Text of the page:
Pull Up a Stool with Wayne Wambles

I recently gave a presentation at the National Homebrewers Conference in San Diego on aging beer on exotic wood, which


Saison beers are distinctive specialty beers from the Belgian province of Hainuat. These beers were originally brewed in the early spring for summer consumption, though contemporary Belgian saisons are brewed all year round with pale malts and are well dosed with English and Belgian hop varieties. Lively carbonation ensues from a secondary fermentation in the bottle. The color is classically golden orange and the flavors are refreshing with citrus and fruity hop notes. Sadly, these beers are under-appreciated in their home country and their production is limited to a small number of artisanal producers who keep this style alive. With a typically hoppy character, saisons are an esoteric style of beer that should appeal to any devotees of U.S. craft beers, if you can track them down. Occasionally, U.S. brewpubs will attempt a version.

Belgian Style Blonde Ale

This is not a classic style of Belgian ale, but covers the more commercially-minded Belgian ales that are lighter in color and moderate in body and alcoholic strength. Fruity Belgian yeast character and mild hopping should be expected.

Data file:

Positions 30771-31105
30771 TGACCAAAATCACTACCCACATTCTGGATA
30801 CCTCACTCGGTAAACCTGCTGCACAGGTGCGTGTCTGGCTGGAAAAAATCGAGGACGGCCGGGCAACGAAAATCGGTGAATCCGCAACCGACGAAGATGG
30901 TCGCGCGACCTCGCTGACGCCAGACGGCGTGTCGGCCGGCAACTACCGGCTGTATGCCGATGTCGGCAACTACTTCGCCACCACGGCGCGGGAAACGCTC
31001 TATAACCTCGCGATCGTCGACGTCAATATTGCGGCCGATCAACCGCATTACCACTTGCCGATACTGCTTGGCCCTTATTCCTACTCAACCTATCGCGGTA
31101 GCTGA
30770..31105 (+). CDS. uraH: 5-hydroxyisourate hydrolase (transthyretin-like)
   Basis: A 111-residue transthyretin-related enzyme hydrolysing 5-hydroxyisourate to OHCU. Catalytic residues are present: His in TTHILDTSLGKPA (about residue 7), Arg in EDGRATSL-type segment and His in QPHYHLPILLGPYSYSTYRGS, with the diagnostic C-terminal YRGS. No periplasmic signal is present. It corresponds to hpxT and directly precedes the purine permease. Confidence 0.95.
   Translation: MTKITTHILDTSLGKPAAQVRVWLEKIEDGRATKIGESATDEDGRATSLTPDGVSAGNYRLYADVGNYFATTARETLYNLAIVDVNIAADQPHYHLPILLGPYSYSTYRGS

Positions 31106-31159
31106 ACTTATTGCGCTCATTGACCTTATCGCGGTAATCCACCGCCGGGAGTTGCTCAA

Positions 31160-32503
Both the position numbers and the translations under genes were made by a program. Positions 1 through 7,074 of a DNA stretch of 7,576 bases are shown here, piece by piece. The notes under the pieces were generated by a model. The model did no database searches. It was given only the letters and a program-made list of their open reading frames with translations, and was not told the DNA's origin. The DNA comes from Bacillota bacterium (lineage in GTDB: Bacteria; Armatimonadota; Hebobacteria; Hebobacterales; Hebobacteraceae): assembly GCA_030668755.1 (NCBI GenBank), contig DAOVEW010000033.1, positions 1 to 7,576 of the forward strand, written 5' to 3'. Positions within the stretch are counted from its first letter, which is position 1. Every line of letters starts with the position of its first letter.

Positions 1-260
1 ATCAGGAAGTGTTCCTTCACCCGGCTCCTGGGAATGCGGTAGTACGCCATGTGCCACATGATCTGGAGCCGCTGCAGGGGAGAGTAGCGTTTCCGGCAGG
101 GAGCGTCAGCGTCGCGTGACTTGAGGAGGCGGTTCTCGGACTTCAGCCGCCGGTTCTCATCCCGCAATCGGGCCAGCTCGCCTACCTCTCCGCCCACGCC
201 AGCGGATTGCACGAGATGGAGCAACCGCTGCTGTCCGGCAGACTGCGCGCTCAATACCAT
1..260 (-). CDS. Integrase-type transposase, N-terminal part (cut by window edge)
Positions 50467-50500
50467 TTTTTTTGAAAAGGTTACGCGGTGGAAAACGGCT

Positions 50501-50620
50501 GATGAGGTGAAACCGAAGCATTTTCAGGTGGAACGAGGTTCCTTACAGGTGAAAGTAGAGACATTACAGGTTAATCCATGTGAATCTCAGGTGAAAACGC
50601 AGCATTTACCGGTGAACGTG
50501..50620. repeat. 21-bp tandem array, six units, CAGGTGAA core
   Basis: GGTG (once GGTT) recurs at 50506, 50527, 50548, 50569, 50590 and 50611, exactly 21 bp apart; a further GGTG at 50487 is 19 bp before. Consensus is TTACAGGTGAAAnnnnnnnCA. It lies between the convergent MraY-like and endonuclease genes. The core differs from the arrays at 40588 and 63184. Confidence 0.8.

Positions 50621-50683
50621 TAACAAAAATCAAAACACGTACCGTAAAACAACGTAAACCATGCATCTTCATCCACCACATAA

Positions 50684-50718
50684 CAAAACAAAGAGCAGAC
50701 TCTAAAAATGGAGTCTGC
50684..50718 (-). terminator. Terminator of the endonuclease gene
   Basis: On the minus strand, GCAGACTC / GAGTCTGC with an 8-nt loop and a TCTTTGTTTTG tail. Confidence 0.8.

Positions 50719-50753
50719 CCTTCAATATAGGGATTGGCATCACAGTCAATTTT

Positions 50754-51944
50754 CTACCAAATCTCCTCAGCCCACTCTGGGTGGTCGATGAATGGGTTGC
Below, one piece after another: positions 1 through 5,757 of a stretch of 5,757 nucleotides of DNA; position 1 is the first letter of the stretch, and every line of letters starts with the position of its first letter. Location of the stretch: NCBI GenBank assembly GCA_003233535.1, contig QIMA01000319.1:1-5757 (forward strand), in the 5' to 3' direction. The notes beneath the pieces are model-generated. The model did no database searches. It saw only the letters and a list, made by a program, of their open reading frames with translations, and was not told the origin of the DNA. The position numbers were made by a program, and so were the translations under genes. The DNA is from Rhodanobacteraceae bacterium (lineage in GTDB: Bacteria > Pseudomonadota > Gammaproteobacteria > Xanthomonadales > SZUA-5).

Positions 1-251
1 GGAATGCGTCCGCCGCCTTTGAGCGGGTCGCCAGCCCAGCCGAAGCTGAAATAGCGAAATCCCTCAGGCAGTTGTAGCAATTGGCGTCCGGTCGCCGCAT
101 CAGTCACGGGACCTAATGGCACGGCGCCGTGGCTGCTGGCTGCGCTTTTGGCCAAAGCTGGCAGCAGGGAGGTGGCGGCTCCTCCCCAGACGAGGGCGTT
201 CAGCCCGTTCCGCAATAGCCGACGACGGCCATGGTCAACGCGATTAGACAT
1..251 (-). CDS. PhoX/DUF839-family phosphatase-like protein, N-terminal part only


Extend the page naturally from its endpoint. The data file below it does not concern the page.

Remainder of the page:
Abbey Tripel

Monastic, or abbey, ales are an ancient tradition in Belgium, in much the same manner as wine production was once closely associated with monastic life in ancient France. Currently, very few working monasteries brew beer within the order, but many have licensed the production of beers bearing their abbey name to large commercial brewers. These “abbey ales” can vary enormously in specific character, but most are quite strong in alcohol content, ranging from 6 percent alcohol by volume (ABV) to as high as 10 percent. Generally, abbey ales are labeled as either “dubbel” or “trippel,” though this is not a convention that is slavishly adhered to. The former conventionally denotes a relatively less alcoholic and often darker beer, while the latter can often be lighter or blond in color and have a syrupy, alcoholic mouthfeel that invites sipping, not rapid drinking. The lowest gravity abbey ale in a Belgian brewer’s range will conventionally be referred to as a “singel,” though it is rarely labeled as such.

Continental Ales

Each year the World Beer Championships takes time to review what we describe as Continental European ale styles. This year’s

with Brock Wagner

What do you hope your fans will take away from your Moveable Yeast project? The primary goal of the series

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